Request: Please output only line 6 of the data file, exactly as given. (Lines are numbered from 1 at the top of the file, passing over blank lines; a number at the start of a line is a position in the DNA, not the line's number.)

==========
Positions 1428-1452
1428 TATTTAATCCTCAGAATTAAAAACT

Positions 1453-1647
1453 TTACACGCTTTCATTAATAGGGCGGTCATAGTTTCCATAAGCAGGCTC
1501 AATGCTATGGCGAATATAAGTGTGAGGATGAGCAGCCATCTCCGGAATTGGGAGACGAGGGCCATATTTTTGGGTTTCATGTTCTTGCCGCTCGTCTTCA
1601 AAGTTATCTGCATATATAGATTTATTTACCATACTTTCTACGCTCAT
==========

1601 AAGTTATCTGCATATATAGATTTATTTACCATACTTTCTACGCTCAT